There’s a problem with big leaps forward in tech and styling: for every person who loves something futuristic, there’s someone else who hates it. You only have to look at the market for electric motorcycles to see this.
Cutting-edge scooters like the BMW C400 X are similarly afflicted. The styling is straight out of a Transformers movie, and you can buy a new Triumph Trident 660 for less money. But the C400 BMW scooter does make it easy to store groceries or a helmet, and some folks find scooters more comfortable to ride.
A year ago, NMoto caused a stir with its C400-based ‘Golden Age’ concept. The machine is finally in production, and despite the high-tech underpinnings, the styling has taken a big leap backwards—in a good way.
According to NMoto’s CEO Alex Niznik, Golden Age harks back to “the halcyon days of pre-war motoring—when transportation was equal parts speed, style and skill.” The design channels the famous Henderson special built in 1936 by Art Deco enthusiast O. Ray Courtney.
“The main challenge was our desire to make this custom available to everyone,” says Alex. “That is why we chose the BMW C 400 X as the base model—the most affordable scooter of the German brand.”
To keep weight down, the stunning bodywork is rigid carbon fiber composite, rather than molded from plastic. The kit was developed and produced with the help of the Russian shop, Zillers Motorcycles—the AMD World Championship holders, and builders of the incredible ‘slammed’ BMW R nineT.
This lightweight body, with its iconic ‘kidney’ grille, helps Golden Age BMW scooter reach a top speed of around 90 mph (144 kph). That’s a fraction more than the C400X, and pretty good for a 350cc, 34 bhp engine.
The body is built up from seven pieces, and attached to mounts with the same torx screws that BMW themselves use. And despite its deliciously curvaceous nature, the Golden Age can handle corners with aplomb. “The maximum lean angle is 35 degrees,” says Alex, which is about a degree more than the new Harley Sportster S.
Other mods include new front and rear subframes, new turn signal housings, and an exhaust system relocation kit. The muffler is heat-shielded, and a new pipe reroutes exhaust gas to a small grille in the lower part of the rear fairing.
All the good stuff from the factory is still there though—including the ABS, automatic stability control, the Bluetooth dashboard with a 6.5-inch display, and capacious storage under the seat. The seat can be heated, and has a convenient central locking system for the storage area that’s shared with the main ignition.
NMoto have a lot of experience with kits, and are planning 100 units of Golden Age. It’s available as a completed bike, or as a fit-yourself kit manufactured in the Zillers factory. Options will include custom upholstery, air suspension, a chrome luggage rack and even LED underbody lighting.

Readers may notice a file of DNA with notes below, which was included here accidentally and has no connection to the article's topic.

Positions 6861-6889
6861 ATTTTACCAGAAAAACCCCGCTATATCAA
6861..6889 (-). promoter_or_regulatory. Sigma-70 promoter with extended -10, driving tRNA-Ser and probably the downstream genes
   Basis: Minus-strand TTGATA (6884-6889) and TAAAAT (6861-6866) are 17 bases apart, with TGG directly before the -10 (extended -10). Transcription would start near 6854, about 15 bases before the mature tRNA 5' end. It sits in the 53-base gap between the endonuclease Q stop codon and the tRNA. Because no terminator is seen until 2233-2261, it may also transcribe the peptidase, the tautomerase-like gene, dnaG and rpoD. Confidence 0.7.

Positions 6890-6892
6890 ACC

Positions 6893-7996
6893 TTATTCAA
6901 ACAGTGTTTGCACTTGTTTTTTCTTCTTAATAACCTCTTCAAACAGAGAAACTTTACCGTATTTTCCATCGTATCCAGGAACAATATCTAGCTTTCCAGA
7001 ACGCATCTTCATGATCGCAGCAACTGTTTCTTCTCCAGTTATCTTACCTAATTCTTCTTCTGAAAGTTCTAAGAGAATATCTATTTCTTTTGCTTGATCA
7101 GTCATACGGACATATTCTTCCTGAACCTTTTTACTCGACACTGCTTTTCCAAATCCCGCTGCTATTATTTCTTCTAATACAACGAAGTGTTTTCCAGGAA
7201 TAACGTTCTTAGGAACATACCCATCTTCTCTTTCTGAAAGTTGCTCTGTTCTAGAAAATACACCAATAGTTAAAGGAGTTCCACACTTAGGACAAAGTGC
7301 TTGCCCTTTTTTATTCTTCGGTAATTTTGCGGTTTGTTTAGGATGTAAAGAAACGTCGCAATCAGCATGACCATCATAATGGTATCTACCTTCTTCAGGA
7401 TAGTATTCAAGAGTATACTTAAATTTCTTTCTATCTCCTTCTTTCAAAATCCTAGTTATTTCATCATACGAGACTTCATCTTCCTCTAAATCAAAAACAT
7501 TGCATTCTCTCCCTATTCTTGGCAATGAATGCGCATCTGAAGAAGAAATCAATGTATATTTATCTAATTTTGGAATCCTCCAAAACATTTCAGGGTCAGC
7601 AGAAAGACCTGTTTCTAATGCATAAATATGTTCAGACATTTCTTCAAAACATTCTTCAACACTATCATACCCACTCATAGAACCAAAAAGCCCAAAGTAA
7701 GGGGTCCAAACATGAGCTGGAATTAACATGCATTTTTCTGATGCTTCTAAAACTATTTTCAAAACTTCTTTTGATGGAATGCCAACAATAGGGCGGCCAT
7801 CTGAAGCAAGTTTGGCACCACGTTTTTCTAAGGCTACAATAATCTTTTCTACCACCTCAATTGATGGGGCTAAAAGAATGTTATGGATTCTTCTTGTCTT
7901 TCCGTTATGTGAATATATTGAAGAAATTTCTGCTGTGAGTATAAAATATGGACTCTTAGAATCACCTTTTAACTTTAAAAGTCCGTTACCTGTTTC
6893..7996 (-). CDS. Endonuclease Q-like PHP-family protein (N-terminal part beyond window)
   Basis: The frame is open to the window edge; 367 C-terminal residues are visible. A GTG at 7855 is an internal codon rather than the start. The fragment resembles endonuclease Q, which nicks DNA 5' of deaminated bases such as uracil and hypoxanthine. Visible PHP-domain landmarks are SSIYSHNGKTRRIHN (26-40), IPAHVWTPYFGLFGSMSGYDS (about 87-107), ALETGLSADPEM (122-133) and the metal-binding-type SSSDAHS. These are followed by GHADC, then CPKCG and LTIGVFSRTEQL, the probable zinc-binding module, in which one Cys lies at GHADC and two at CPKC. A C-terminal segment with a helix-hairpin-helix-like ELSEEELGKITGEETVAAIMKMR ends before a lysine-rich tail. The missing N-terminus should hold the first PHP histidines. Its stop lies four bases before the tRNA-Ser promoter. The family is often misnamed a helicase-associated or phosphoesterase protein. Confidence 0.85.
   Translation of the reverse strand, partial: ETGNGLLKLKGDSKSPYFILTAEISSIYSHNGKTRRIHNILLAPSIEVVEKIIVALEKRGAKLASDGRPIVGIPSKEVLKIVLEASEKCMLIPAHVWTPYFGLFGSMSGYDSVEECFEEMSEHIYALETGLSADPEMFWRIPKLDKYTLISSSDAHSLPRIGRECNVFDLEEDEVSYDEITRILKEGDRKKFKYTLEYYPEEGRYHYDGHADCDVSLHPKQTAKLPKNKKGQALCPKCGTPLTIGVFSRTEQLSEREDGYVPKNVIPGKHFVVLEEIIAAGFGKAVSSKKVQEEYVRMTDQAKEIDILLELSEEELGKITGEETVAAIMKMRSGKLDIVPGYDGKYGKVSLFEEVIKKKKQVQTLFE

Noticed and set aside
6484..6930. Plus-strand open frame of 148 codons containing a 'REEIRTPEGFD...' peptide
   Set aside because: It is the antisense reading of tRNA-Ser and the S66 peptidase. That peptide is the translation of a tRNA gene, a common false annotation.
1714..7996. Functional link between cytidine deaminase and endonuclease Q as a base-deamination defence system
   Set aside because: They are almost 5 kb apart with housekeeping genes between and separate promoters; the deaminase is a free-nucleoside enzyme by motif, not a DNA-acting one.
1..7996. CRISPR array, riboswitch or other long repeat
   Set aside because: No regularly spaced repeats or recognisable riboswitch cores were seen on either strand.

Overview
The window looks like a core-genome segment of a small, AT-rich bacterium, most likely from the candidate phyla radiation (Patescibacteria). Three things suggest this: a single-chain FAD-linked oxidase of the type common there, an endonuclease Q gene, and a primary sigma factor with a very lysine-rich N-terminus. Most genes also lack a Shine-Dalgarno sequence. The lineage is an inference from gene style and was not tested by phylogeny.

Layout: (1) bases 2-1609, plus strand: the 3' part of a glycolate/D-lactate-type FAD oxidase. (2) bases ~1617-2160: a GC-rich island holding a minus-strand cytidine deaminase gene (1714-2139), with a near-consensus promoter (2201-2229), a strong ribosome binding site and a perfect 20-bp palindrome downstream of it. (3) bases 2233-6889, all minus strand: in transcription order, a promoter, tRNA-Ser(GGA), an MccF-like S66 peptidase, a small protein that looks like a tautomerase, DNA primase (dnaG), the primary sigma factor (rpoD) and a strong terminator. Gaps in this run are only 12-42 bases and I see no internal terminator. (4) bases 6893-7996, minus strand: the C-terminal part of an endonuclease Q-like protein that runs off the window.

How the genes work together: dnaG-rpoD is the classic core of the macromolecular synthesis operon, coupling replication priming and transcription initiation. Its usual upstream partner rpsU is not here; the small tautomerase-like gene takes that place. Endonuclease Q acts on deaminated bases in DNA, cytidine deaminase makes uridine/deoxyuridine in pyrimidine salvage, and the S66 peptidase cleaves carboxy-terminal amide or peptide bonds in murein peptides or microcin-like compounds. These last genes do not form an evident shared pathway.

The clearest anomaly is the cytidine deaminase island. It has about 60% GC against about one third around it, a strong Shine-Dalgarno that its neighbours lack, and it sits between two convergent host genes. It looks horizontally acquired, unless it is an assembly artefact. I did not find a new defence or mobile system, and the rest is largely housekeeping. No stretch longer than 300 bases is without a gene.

BMW scooter kits can also be supplied with rear-view mirrors, headlight and turn signals certified for different markets—including the US and Europe.
The cost is $9,990, with unpainted carbon. There are several permutations that buyers can choose from; the bike in these images has an early R nineT headlight and Harley turn signals, but the LED headlight from the 2021 R nineT or R18 also fits via an adapter.
For a little more cash, NMoto can supply single or two-tone paint, and even build up a complete motorcycle.
NMoto is based in Miami, but also has an office in Russia now. And if you’re in Europe, there’s no issue getting a C400X—either new or secondhand. But BMW dropped the X model from the US lineup when the development of Golden Age was already in full swing. The only C400 you can now get in the States is the GT model.
“There are a lot of differences between those models and the kit will not fit the GT,” says Alex. “Some of our US clients already bought the last remaining C400Xs. We also have some, but for all others, we’ll suggest buying a used model with low miles for the project.”
Despite the wild looks, Golden Age BMW scooter would work just fine as a daily driver. We’re told that several kits have already been sold via pre-order, and the company is now planning deliveries for early 2022.
We suspect the looks of this machine will be just as polarizing as the scooter it’s based on. But, hey—variety is the spice of life. If you’re the kind of person who loves Art Deco style and doesn’t mind chatting to complete strangers when you park up, Golden Age is the perfect set of wheels for you.